As a result, the formula returns FALSE. Use the fill handle tool to copy the formula to the remaining cells.
Explanation – The value contained in cell A2 is a text string. A text string has the text format so the formula returned a Logical FALSE for the text formatted cell.
The cells A3, A6, A8, and A10 contain the values formatted as text so they also returns FALSE when checked for ISNONTEXT formula.
On the other hand, the cells A4, A5, and A7 contain the values that have formats other than text format. Therefore the ISNONTEXT Formula returns a logical TRUE for them.
The blank cell A11 does not contain any text value, therefore the function returns a TRUE for it.
Ex. 2 ISTEXT vs ISNONTEXT Formula in Excel
The ISTEXT Formula works completely opposite to the ISNONTEXT Function. It checks if the reference cell contains is a text formatted value. If it is, then the function returns TRUE, otherwise FALSE.
See the comparison between ISTEXT and ISNONTEXT function in excel below:
Explanation – The value contained in Cell A2 is a text string. So for the Text formatted cell, the ISTEXT formula returns a logical TRUE
The cells A3, A6, A8, and A10 contain the values formatted as text. When we use the ISTEXT formula, they return the logical TRUE because the values have text format.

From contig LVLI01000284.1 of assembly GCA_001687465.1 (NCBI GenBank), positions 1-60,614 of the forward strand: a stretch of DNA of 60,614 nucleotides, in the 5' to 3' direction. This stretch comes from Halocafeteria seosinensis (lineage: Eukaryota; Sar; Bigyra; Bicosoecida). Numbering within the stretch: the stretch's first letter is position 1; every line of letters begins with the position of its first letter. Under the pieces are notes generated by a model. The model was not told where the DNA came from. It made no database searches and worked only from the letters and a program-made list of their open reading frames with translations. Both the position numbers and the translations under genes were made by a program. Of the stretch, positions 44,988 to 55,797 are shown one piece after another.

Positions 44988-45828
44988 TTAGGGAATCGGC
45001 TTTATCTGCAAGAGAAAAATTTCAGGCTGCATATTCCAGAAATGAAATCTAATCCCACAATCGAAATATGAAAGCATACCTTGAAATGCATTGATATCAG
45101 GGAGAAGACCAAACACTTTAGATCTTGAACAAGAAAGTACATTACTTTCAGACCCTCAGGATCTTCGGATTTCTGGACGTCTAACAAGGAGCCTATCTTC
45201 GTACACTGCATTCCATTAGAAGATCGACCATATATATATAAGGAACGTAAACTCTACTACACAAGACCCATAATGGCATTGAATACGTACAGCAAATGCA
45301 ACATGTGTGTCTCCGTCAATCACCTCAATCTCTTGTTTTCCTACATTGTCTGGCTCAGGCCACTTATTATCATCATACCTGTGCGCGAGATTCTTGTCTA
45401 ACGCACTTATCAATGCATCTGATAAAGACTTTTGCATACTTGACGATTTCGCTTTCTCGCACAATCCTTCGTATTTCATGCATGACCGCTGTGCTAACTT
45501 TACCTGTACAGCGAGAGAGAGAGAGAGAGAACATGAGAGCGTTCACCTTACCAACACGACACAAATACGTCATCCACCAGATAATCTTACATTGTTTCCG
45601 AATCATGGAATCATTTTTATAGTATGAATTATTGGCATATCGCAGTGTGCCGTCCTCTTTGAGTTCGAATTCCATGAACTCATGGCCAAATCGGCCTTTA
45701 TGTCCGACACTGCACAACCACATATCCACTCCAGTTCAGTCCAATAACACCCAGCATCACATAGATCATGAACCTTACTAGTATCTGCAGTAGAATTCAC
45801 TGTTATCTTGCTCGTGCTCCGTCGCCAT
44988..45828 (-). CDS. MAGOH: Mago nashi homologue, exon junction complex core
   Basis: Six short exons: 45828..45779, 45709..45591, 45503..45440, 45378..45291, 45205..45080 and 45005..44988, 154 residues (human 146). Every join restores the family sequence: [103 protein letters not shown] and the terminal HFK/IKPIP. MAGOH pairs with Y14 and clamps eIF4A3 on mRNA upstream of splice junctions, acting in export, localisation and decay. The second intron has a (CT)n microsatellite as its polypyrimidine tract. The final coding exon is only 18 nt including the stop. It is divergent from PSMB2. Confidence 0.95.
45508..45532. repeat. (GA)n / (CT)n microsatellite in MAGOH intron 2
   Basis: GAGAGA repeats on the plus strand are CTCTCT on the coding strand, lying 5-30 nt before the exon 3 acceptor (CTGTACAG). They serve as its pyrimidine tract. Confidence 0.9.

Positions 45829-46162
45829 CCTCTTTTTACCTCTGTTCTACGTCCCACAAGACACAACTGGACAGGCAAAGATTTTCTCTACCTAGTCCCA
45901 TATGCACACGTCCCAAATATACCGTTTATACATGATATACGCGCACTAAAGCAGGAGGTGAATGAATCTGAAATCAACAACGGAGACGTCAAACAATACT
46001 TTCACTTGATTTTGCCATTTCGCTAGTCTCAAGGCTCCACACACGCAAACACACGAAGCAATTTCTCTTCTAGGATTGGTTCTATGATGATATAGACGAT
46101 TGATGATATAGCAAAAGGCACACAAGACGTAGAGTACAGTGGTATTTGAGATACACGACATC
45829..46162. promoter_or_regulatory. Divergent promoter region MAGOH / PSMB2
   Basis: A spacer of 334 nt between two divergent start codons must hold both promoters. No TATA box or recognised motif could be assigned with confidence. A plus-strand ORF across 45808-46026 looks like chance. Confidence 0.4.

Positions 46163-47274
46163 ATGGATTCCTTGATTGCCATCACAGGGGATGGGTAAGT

The cells A4, A5, A7 do not have text format. Therefore the ISTEXT function returns a logical FALSE for them.
A11is a blank cell, the formula returns a logical FALSE because the blank cell does not have text.
Ex. 3 – Applying Data Validation to Enter Only Non-Text Values
Let us say there is a maths and science quiz in a school. We want to make a spreadsheet such that, the marks scored in the quiz must not be in words (e.g. Three or Four).
Below are the columns for entering the marks.
We do not want that, at the time of the quiz, the one who notes down the marks, write the marks in words. We do not want the marks to be written in Text format.
To achieve this, we can use the ISNONTEXT formula along with data validation in excel.
Below are the steps to apply data validation for the same. Follow them to get a proper understanding of the topic.
- Select the range of cells (B2:D5). Go to Data Tab > Data tools Group > Data Validation Button. Choose Data Validation option from the drop down menu.
- From the Data Validation dialog box, choose custom from the drop down menu.
- Enter the below ISNONTEXT formula in the provided box.
So now, only those values will be valid for the range B2:D5 that make the ISNONTEXT formula to return a logical TRUE (will not accept text values)
- To display a message, go to input message tab and enter the message you want to get displayed. Here we put the message “Enter the marks in Numerical Format i.e 4”
- Now as soon as you select the cell, you will see this message as a reminder for data validation.
- And even if, someone fills the marks in words, for example ‘Three’, the excel will pop out an error message box and not accept the textual value at any cost.
Do you wonder how did I split the cell A1 diagonally (from top left corner to bottom right corner)? Here is the trick 😉
This brings us to the end of the ISNONTEXT Function blog.
Thank you for reading 🙂